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On social breakdown, the future of humanity and the principles of survival in nature and elsewhere

Fast Confession – survival course instructor Amar Ibrahim: Women are incredibly tough. A group without a woman has no punch.

Karolína Lišková
28.May 2021
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10 minutes

Half Czech, half Persian. Amar Ibrahim was born, raised and lives in the Czech Republic, where he has long been trying to teach others how to survive in nature. His motto is „KNOW THYSELF.“ Eight years ago, he founded the Outdoor Survival Agency, where he teaches his clients how to build a fire, forage for food and sleep in the dry. According to Amar, few people today remember sleeping in the open. He tries to remind people how interesting nature is and how you can enjoy spending quality time there.

Amar při demonstraci první pomoci.
Amar při demonstraci první pomoci.
Amar ukazuje batoh plný věcí dobrých pro přežití.

How did you come to organise such courses?

I used to organize other adventure activities as well, my colleagues and I had some experience from the army, scouting and travelling abroad. I had a group of friends staying with me, and they said that since we are always in the outdoors, that they wanted us to give them a civilian survival course. They said there was nothing like that in Europe, only army training for journalists in Vyškov, and they want us to create a course for them. So we did it, and then it took off.

How many years ago was that?

Fifteen years ago.

Until then, what were you doing?

I was a security consultant for a company.

Prodej rodinného domu, Praha 5 – 327m2
Prodej rodinného domu, Praha 5 – 327m2, Praha 5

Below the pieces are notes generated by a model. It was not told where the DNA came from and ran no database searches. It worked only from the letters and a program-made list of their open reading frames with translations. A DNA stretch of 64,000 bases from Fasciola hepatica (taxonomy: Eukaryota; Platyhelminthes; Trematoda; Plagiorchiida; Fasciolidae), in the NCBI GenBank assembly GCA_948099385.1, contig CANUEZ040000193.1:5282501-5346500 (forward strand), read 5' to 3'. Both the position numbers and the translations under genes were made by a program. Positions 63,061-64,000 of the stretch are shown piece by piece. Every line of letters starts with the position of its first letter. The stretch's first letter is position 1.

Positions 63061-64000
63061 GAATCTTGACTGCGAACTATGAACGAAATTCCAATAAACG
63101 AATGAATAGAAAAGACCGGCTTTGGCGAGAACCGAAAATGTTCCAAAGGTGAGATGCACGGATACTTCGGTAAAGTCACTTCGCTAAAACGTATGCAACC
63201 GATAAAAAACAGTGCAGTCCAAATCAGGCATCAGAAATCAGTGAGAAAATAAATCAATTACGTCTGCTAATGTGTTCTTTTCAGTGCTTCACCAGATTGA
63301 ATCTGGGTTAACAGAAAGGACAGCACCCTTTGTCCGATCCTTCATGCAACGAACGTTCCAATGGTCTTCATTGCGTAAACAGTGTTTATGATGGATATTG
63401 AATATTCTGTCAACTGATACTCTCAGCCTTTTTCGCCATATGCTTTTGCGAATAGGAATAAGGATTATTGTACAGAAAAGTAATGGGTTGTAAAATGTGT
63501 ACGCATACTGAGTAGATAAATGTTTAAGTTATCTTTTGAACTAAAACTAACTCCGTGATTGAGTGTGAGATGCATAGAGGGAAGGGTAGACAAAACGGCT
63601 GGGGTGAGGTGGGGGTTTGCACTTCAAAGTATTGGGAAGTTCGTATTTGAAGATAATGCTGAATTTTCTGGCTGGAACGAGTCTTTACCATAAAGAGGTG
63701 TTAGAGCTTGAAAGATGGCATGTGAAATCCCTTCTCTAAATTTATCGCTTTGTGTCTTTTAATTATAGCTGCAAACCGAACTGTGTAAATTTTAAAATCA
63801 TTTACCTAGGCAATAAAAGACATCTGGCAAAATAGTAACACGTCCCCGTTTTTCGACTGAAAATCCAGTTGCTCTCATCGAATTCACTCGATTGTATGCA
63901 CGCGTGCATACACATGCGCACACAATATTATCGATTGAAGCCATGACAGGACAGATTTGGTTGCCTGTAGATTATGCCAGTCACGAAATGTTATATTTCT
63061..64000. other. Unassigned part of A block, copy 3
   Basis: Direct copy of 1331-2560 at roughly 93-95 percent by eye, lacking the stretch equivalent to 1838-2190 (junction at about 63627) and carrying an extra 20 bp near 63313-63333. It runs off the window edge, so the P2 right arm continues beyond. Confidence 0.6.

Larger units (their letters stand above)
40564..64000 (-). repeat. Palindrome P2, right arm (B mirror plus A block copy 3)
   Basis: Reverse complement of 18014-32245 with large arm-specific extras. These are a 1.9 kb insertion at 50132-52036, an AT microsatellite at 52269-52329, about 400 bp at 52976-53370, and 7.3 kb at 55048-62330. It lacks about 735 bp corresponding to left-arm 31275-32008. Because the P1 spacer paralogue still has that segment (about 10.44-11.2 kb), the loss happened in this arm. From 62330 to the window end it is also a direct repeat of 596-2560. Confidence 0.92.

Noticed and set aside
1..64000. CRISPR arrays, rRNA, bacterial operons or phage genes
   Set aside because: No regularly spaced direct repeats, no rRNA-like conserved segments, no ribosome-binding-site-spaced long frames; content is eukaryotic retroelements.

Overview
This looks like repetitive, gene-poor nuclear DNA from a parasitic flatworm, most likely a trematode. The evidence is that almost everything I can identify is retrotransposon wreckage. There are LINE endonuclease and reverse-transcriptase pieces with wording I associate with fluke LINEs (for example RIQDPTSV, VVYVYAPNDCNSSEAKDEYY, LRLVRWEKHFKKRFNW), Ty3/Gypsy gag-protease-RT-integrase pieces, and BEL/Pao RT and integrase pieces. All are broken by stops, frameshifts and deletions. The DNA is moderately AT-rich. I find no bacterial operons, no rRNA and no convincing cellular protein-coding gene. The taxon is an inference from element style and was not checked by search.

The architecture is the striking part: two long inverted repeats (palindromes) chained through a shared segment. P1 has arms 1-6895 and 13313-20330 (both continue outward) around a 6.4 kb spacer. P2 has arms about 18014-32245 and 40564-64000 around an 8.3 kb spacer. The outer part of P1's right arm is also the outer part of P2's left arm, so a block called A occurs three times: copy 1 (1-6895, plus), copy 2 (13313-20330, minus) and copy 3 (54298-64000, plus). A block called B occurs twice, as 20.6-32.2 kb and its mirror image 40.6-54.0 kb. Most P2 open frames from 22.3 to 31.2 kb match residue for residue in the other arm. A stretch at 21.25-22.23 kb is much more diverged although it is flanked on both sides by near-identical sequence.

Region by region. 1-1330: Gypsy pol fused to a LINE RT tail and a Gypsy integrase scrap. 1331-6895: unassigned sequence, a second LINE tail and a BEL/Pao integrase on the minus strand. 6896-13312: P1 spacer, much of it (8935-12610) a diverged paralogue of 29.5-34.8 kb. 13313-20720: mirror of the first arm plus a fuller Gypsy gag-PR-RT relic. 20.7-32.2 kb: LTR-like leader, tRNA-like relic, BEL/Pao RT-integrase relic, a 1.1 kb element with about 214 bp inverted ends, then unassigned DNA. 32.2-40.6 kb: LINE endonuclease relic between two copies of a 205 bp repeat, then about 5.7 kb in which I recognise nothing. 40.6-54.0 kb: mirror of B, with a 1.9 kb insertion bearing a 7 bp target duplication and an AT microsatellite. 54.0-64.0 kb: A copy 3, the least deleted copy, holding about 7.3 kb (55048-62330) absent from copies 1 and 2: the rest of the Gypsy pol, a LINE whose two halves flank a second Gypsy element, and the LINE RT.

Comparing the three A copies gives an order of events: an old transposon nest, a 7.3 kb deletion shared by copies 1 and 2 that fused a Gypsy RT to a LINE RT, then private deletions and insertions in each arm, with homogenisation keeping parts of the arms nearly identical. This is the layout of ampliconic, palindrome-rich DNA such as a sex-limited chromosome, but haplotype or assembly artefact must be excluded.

You said you were bullied during your military service.

I was.

How is that possible?

In the Czechoslovak People's Democratic Army, there was always two years of bullying.

But in those two years, being bullied turned into getting to bully others.

I didn't bully as an old-timer, I stuck to my motto: Don't do to others what you don't like. In the end, I was getting beat up by the officers because I got labelled as indocile and an “imperialist.” When I was told in a training exercise that an American battalion was attacking us and we were going to drive them off, I told them we'd get our asses kicked. I got locked up right away. I was the black sheep of the Warsaw Pact.

Where did you learn everything that you're imparting on the course?

You learn all your life. We're still learning. We get guys who were in the military, people who ride their bikes across Alaska. We have to keep pushing ourselves. What we teach in the courses is nothing special. But going back to life without electricity, going back to the life of our grandparents, our soldiers in the Austrian-Hungarian army who went through the Italian front, Russian legionnaires who lived like this normally, in minus forty degrees. My great-grandfather was in captivity somewhere in Siberia, I have a photo of him doing his laundry there, where the photo says: -40 °C. Everyone asks me how to test if they can survive. I tell them to turn off their electricity, gas and water, block their credit card for a while so they can't go shopping and live off what they have at home, and lock their car keys in the safe.

What should I do then?

The point is that we are so dependent on electricity that we can't even smoke without it. We also do corporate team-building events, and we had to buy another switchboard to charge people's e-cigarettes. You should have a supply of food at home. When you go into the woods, you should be prepared to stay there for at least two days. Have water, flint, a knife... Have at least a month's worth of supplies at home. If the power goes out in the winter, you'll run out of water if you have a well with an electric pump, and you won't get heat without a fireplace or a firewood stove. People don't think about that. We live in a fragile bubble, and when it bursts, people won't know what to do.

Do you think something like that can happen?